This opinion states further that because of Joseph’s sin of poor judgment, he was the first of the brothers to die (see Exodus 1:6), passing on at a youthful 110 (as compared to Levi’s 137).
The commentator Ohr Ha Chaim offers a fascinating alternative suggestion as to why Joseph embalmed his father.
The Talmud (Sanhedrin 47b) states that the decomposition of the body is a form of atonement – something the fully-righteous Jacob did not need.
When we respond by saying "Amen," we are essentially stating, "What you have said is indeed true," and thereby we are not only concurring with what was said and expressing our own faith, but also reinforcing the other person's statement and strengthening the other person's faith.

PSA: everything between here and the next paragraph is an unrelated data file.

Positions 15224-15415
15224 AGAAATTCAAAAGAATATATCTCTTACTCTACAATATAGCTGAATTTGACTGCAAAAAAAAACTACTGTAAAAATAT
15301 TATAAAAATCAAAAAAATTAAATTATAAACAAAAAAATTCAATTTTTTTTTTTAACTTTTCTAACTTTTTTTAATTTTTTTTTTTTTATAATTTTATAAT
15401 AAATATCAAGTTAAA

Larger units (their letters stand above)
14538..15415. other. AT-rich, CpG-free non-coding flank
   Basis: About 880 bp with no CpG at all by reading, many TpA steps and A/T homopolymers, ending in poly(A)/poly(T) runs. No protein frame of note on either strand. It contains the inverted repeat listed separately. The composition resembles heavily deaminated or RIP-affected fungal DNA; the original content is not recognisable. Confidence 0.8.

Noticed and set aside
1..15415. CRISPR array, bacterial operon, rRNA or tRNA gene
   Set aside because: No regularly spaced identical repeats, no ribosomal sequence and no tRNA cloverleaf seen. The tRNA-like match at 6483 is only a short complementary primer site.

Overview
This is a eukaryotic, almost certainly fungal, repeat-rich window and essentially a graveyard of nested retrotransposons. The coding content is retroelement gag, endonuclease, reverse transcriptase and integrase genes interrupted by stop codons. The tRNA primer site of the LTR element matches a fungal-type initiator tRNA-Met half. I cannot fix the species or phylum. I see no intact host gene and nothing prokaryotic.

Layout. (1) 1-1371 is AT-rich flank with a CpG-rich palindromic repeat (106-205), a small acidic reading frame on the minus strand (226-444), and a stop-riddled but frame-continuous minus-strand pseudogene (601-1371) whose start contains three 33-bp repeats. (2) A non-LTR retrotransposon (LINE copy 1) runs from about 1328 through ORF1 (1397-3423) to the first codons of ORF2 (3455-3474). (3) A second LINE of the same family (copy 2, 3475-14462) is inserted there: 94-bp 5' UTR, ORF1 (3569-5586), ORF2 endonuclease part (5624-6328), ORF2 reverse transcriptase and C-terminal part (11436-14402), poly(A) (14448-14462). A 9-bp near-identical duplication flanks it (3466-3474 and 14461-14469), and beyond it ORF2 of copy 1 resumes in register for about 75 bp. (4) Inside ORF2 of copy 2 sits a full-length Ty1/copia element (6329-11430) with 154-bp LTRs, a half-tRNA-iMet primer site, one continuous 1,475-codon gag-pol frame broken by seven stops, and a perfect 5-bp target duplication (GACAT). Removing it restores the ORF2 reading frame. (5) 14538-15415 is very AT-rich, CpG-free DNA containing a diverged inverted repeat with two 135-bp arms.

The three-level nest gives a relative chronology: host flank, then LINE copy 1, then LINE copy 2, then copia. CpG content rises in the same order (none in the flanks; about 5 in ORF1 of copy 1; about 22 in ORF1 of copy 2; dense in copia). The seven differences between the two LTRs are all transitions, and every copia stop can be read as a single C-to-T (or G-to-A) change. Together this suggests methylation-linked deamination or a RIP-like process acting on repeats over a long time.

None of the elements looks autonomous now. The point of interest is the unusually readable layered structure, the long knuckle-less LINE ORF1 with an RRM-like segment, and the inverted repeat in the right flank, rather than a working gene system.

There are things that one can do that will strengthen other people's faith in God, and things that will weaken it.
try to behave in a way that will result in people having greater respect for and trust in God.
With stories and insights, Rabbi Twerski's new book Twerski on Machzor makes Rosh Hashanah prayers more meaningful.
By giving up the demand for approval, you will ensure yourself greater happiness in life. "Amen" is an expression of confirmation, whereby we attest that what the other person has said is indeed true.